15. 15. Defining terms and conceptualizing relationshipsFigure 2. Food system activities and food security outcomes Food system ACTIVITIES Producing food: natural resources, inputs, technology... Processing and packaging food: raw materials, standards, storage life... Distributing and retailing food: transport, marketing, advertising... Consuming food: acquisition, preparation, socializing... Food system OUTCOMES contributing to: Social welfare Food security Environmental Income security/ FOOD FOOD Employment UTILIZATION natural capital ACCESS Wealth Ecosystems Nutritional value Affordability Social and stocks, flows Social value Allocation political capital Ecosystem Food safety Preference Human capital services FOOD Access to AVAILABILITY natural capital Production Distribution Exchange Source: GECAFS Online.Food chainThe sum of all the processes in a food system is sometimes referred to as a food chain, andoften given catchy slogans such as “from plough to plate” or “from farm to fork”. The mainconceptual difference between a food system and a food chain is that the system is holistic,comprising a set of simultaneously interacting processes, whereas the chain is linear,containing a sequence of activities that need to occur for people to obtain food. The concept of the food system is useful for scientists investigating cause and effectrelationships and feedback loops, and is important for the technical analyses that underpinpolicy recommendations. However, when communicating the findings of such investigationsit is often easier to use the concept of the food chain. The section on Food security and climate change: a conceptual framework (p. 10) presentsa simplified description of the dynamics of potential climate change impacts and feedbackloops in a holistic food system. The implications are discussed linearly, however, by lookingat projected changes for each of five of the most important climate variables for food systems,and at the potential impacts of each of these changes on each food system process. A food system comprises multiple food chains operating at the global, national and local levels.Some of these chains are very short and not very complex, while others circle the globe in anintricate web of interconnecting processes and links. One simple chain, which is important for foodsecurity in many households practising rainfed agriculture, begins with a staple cereal crop producedin a farmer’s field, moves with the harvested grain through a local mill and back to the farmer’shome as bags of flour, and finishes in the cooking pot and on the household members’ plates. This same household probably also participates in a more complex food chain to obtainsalt, which is locally available in only a few places, but is used worldwide as a preservativeand seasoning. Part of the meagre cash income of even the poorest farming households isoften set aside to purchase salt from passing traders or local stalls. A household’s food system comprises all the food chains it participates in to meet itsconsumption requirements and dietary preferences, and all the interactions and feedback loopsthat connect the different parts of these chains. The example of a simple two-commodity foodsystem (grain and salt) shows that it is very unlikely that a household can achieve foodsecurity without some cash expenditure. All households need sources of livelihood that givethem sufficient purchasing power to buy the food that they need but cannot or do not producefor their own consumption. Climate is a particularly important driver of food system performance at the farm end ofthe food chain, affecting the quantities and types of food produced and the adequacy of 5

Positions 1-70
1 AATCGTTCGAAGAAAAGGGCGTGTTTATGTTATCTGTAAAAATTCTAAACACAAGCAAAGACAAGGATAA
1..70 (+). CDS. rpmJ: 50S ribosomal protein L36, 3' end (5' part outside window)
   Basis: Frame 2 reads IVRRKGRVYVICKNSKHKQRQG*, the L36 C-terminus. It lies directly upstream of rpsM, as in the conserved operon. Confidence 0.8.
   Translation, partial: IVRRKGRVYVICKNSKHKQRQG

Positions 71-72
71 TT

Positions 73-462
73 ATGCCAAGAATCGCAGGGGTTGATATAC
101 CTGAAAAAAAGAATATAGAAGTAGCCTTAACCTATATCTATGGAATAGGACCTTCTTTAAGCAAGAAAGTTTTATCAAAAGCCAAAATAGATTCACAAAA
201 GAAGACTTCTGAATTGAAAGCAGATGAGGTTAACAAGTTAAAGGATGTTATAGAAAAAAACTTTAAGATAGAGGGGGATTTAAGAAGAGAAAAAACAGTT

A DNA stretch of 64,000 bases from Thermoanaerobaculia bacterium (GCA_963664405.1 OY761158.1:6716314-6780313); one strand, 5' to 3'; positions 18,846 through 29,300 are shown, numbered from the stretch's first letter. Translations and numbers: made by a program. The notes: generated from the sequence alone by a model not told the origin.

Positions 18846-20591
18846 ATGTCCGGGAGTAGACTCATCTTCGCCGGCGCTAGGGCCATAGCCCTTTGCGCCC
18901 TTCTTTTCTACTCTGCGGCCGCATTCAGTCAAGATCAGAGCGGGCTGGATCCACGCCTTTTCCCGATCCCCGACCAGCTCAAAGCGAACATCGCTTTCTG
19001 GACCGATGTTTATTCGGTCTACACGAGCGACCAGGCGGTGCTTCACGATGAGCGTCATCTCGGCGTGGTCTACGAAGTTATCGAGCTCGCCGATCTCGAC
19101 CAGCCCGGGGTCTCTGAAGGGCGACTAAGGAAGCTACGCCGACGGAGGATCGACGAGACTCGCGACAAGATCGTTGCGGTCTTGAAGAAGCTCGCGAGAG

16. 16. Climate change and food security: a framework documentproduction-related income. Extreme weather events can damage or destroy transport anddistribution infrastructure and affect other non-agricultural parts of the food system adversely. However, the impacts of climate change are likely to trigger adaptive responses that influence theenvironmental and socio-economic drivers of food system performance in positive as well asnegative ways. This paper is concerned with the projected balance of these various impacts on foodsystem performance and food security outcomes at the local and global levels.CLIMATE AND CLIMATE CHANGE2Climate and its measurementClimate refers to the characteristic conditions of the earth’s lower surface atmosphere at aspecific location; weather refers to the day-to-day fluctuations in these conditions at the samelocation. The variables that are commonly used by meteorologists to measure daily weatherphenomena are air temperature, precipitation (e.g., rain, sleet, snow and hail), atmosphericpressure and humidity, wind, and sunshine and cloud cover. When these weather phenomena are measured systematically at a specific location overseveral years, a record of observations is accumulated from which averages, ranges,maximums and minimums for each variable can be computed, along with the frequency andduration of more extreme events. The World Meteorological Organization (WMO) requires the calculation of averages forconsecutive periods of 30 years, with the latest being from 1961 to 1990. Such a period is longenough to eliminate year-to-year variations. The averages are used in the study of climate change,and as a base with which current conditions can be compared (UK Met Office Online). Climate can be described at different scales. Global climate is the average temperature ofthe earth’s surface and the atmosphere in contact with it, and is measured by analysingthousands of temperature records collected from stations all over the world, both on land andat sea. Most current projections of climate change refer to global climate, but climate can alsobe described at other scales, based on records for weather variables collected from stations inthe zones concerned. Zonal climates include the following:x Latitudinal climates are temperature regimes determined by the location north or south of the equator. They include polar climate, temperate climate, sub-tropical climate and tropical climate.x Regional climates are patterns of weather that affect a significant geographical area and that can be identified by special features that distinguish them from other climate patterns. The main factors determining regional climate are: (i) differences in temperature caused by distance from the equator and seasonal changes in the angle of the sun’s rays as the earth rotates; (ii) planetary distribution of land and sea masses; and (iii) the worldwide system of winds, called the general circulation, which arises as a result of temperature difference between the equator and the poles. Examples of regional climates are maritime climate, continental climate, monsoon climate, Mediterranean climate, Sahelian climate and desert climate.x Local climates have influence over very small geographical areas, of only a few kilometres or tens of kilometres across. They include land and sea breezes, the orographic lifting of air masses and formation of clouds on the windward side of mountains, and the heat island effects of cities. Under certain conditions, local climatic effects may predominate over the more general pattern of regional or latitudinal climate. If the area involved is very small, such as in a flower bed or a shady grove, it may be referred to as a microclimate. Microclimates can also be2 Unless otherwise noted, definitions and explanations contained in this section are drawn from UK DEFRA, 2005.Annex I gives standard, internationally agreed terminology from the World Meteorological Organization (WMO)and the Intergovernmental Panel on Climate Change (IPCC).6